I Thought I Could Keep Everything Normal for my Family

I Thought I Could Keep Everything Normal for my Family

I thought I understood how my daughter was experiencing COVID. And then she wrote this poem.

I thought…

I thought I understood how my 12 year old daughter was experiencing the limitations we are all experiencing due to COVID. I thought I was keeping enough of her life the same so the impact felt minimal and manageable. I thought I was keeping my own anxiety about our family’s health to myself. And then she wrote this poem:

Not the Same

I work just as hard as I did, 

but it’s not the same.

I try harder than I did, 

but it’s not the same.

I spend hours every night and every day

trying to keep up.

Trying not to lose elevation 

from the peak I’ve climbed. 

But no matter what I do, 

it’s not the same.

My parents say change is a good thing—

not this change. 

This change makes moving forward 

like walking through sticky, warm pudding.

Now, it’s not about how hard I try.

It’s not about me. 

It’s much bigger than me.

It’s something I can’t change. 

I feel helpless and vulnerable.

For now — forever more.

I have to find a way to live 

with things not being

the same.

I don’t know when the world will go back to feeling close to “the same,” but I do know that I need to take my head out of the sand and support my daughter’s social-emotional needs during this difficult time.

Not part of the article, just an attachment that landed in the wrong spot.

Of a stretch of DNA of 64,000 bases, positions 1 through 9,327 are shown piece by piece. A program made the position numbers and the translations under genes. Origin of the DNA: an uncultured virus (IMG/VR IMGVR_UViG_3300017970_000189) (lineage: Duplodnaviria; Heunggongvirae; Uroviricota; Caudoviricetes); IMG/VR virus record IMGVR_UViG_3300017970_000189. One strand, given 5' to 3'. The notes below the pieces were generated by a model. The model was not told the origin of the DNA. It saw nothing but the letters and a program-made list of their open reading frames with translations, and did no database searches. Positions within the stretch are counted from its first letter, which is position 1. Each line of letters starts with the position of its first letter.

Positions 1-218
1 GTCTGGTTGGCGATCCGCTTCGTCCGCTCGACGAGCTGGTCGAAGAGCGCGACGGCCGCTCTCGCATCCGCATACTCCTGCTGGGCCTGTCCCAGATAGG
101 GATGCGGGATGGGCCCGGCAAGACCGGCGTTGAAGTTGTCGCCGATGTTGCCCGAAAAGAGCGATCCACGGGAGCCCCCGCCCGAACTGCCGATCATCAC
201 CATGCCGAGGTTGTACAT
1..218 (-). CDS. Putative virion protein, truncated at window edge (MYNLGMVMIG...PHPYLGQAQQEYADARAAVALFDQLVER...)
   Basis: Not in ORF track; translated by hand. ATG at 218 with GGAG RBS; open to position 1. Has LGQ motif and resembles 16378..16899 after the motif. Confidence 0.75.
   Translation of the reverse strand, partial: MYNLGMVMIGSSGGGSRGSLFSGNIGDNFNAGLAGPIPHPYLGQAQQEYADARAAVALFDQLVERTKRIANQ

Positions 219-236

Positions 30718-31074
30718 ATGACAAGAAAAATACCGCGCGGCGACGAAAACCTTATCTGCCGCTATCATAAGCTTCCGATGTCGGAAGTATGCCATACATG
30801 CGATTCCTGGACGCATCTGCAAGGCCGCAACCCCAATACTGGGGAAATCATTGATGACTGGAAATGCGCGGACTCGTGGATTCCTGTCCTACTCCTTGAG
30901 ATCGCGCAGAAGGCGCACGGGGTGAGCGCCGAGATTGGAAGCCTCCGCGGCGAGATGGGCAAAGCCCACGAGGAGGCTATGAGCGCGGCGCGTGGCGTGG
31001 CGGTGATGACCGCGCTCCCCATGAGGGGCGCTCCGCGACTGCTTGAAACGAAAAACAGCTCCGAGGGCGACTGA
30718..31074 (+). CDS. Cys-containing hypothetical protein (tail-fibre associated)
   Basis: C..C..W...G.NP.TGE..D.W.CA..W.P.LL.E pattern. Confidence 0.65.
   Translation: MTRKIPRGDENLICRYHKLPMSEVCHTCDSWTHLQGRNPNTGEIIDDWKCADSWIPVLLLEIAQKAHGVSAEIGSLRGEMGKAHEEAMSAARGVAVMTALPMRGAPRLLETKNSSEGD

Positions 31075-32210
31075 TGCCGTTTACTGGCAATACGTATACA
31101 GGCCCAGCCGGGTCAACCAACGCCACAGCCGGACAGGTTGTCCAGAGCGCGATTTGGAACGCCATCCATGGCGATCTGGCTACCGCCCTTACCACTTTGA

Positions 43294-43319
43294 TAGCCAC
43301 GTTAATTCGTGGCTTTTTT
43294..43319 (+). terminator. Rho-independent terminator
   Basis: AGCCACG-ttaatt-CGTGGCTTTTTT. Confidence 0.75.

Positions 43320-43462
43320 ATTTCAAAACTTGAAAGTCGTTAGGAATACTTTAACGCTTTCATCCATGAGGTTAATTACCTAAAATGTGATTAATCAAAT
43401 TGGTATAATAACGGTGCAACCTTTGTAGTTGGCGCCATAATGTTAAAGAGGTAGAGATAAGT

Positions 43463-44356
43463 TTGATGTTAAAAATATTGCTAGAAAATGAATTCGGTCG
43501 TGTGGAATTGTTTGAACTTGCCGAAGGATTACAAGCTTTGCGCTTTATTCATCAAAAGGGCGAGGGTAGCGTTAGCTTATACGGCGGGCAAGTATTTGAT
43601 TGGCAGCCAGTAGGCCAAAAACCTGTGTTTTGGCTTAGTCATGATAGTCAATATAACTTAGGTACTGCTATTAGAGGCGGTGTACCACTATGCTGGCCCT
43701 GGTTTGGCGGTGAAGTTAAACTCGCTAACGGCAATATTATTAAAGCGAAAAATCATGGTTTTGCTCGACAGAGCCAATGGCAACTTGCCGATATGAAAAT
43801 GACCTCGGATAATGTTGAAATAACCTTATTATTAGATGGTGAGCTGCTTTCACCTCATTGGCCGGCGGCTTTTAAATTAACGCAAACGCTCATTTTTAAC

Whenever someone experiences a major life change, it is extremely important to connect the lived experience with how they are feeling emotionally. This allows the person to integrate the experience into their life story and not hold onto the event as a trauma. I have not been doing this enough with my own family. I was trying to protect my children from reflecting on the big emotions linked to the COVID changes; however, by not allowing time and space to  express their big emotions I have helped make my daughter feel “helpless and vulnerable. For now —forever more.” By not providing time and space to express the big emotions I have not been able to support her with “I have to find a way to live with things not being the same.”

Well, all this changes tonight. I am going to eat a yummy dinner, exercise, and do whatever else I feel like I need to be in a centered space. Then I am going to sit down and ask my daughter to tell me what this has been like for her. I am going to listen with my whole heart and not try to fix what she tells me. Hopefully this will be the first of many conversations about big emotions around COVID.